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The post-political state? The role of administrative reform in managing tensions between urban growth and liveability in Brisbane, Australia

Urban Studies, 1 December 2018, Vol.55(16), pp.3545-3562 [Peer Reviewed Journal]

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  • Title:
    The post-political state? The role of administrative reform in managing tensions between urban growth and liveability in Brisbane, Australia
  • Author: Clarke, A. ; Cheshire, L.
  • Found In: Urban Studies, 1 December 2018, Vol.55(16), pp.3545-3562 [Peer Reviewed Journal]
  • Subjects: Development ; Governance ; Local Government ; Place Branding ; Politics ; Population Growth ; Post-Politics
  • Rights: Copyright 2018 Elsevier B.V., All rights reserved.
  • Description: The article investigates how governmental responses to problems arising from urban population growth contribute to the post-political governance of cities. It does this through a case study of the city of Brisbane, Australia. Brisbane markets itself as a medium-sized metropolis that balances economic growth with a level of urban liveability not found in larger cities. Yet, there are signs that rapid population growth and consolidation are undermining liveability in some Brisbane neighbourhoods, as evidenced by a rise in urban nuisances and neighbour complaints reported to the City Council. Drawing on theories of urban post-politics, we analyse how the Council recasts these symptoms of urban overload as a ‘techno-managerial’ problem that can be addressed by improving efficiency and ‘customer focus’ within its compliance branch. This strategy both eschews political questions about the compatibility of growth and liveability, and promotes an economic and transactional conception of urban citizenship that downplays urban politics more generally. This strategy is significant as it relates to the local state’s internal administrative practices and relations with its citizens, rather than the forms of governance-beyond-the-state that are usually associated with urban post-politics. We conclude that the identification of government-centred depoliticisation strategies indicates that urban post-politics is more comprehensive and multifaceted than previously thought.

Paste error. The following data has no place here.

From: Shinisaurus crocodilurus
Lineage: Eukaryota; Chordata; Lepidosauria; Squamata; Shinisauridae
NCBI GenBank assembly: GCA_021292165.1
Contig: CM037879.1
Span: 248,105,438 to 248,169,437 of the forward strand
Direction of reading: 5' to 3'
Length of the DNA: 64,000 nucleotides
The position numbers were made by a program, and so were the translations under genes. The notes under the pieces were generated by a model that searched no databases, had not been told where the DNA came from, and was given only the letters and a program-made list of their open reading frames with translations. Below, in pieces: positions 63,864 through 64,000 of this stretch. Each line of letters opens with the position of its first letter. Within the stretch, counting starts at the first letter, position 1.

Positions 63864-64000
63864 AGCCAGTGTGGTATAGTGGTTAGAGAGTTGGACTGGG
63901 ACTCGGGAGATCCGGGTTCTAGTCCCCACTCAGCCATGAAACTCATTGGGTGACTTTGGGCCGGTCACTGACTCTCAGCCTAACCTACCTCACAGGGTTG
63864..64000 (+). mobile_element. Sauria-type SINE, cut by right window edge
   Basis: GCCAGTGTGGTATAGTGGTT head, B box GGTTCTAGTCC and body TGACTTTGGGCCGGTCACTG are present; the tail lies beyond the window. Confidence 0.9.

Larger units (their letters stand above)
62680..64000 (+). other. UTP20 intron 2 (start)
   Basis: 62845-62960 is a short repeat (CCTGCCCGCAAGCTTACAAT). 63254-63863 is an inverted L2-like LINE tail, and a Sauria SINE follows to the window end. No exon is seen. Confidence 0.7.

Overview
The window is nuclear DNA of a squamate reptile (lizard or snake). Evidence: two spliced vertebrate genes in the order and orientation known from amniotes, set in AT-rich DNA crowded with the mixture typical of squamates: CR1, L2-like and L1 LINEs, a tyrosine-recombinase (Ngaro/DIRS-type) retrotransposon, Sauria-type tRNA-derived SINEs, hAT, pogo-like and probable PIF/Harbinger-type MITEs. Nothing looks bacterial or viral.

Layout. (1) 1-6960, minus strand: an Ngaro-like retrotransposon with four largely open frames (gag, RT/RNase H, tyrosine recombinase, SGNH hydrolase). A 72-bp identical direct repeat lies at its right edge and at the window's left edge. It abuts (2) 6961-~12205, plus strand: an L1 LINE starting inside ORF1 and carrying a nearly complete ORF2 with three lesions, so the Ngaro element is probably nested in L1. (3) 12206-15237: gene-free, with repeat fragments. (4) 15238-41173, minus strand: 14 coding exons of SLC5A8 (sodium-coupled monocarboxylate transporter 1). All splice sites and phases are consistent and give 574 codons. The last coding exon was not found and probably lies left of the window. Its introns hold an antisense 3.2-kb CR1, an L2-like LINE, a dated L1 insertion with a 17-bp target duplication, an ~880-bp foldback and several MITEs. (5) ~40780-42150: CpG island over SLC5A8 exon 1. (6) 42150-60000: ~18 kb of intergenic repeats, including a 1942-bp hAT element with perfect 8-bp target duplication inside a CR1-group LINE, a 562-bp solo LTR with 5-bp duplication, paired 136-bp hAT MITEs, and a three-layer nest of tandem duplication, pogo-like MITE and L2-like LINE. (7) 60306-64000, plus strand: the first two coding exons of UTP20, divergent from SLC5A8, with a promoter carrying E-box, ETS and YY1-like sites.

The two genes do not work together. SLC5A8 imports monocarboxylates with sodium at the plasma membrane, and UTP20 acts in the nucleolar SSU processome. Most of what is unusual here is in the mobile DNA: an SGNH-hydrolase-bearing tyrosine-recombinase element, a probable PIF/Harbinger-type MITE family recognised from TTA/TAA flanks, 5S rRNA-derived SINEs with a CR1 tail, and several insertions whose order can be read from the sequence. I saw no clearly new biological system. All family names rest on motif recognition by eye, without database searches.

• Identifier: ISSN: 00420980 ; E-ISSN: 1360063X ; DOI: 10.1177/0042098017753096

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